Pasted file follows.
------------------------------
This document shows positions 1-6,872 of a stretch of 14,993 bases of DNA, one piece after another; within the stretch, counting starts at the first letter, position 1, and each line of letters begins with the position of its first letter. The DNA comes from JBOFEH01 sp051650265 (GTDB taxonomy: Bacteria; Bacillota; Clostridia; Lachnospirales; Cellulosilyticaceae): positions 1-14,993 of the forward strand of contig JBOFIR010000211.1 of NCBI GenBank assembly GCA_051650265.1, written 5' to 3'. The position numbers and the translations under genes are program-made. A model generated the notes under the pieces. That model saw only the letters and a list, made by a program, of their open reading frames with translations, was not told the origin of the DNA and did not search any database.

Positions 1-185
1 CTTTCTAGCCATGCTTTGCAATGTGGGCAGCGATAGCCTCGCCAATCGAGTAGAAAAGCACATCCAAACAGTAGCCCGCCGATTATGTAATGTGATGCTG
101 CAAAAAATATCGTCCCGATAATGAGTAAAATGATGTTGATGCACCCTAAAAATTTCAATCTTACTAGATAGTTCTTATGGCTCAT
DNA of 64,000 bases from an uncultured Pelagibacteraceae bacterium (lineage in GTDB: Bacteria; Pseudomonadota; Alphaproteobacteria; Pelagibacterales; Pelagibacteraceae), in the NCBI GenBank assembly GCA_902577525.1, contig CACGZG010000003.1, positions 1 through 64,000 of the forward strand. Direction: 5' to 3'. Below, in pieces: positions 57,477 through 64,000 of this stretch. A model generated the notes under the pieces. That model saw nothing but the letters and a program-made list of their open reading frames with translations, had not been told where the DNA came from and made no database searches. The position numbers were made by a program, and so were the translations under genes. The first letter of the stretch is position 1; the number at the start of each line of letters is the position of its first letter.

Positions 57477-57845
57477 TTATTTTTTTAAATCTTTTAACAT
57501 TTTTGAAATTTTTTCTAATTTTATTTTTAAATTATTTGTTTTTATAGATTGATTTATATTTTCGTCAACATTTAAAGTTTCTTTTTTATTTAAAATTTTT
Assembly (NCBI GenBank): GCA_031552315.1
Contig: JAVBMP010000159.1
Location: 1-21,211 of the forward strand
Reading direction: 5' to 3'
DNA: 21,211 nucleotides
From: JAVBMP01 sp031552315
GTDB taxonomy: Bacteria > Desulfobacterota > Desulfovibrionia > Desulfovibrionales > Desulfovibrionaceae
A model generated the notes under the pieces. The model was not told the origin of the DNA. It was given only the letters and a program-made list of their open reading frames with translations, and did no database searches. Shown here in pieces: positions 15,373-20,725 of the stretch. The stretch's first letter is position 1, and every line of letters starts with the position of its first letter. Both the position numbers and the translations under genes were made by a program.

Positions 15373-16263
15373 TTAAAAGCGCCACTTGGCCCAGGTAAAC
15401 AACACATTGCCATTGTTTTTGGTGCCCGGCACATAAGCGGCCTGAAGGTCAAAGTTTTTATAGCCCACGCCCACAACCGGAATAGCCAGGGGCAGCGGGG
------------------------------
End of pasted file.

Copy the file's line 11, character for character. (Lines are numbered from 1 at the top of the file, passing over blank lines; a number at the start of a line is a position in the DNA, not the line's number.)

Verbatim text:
Location: 1-21,211 of the forward strand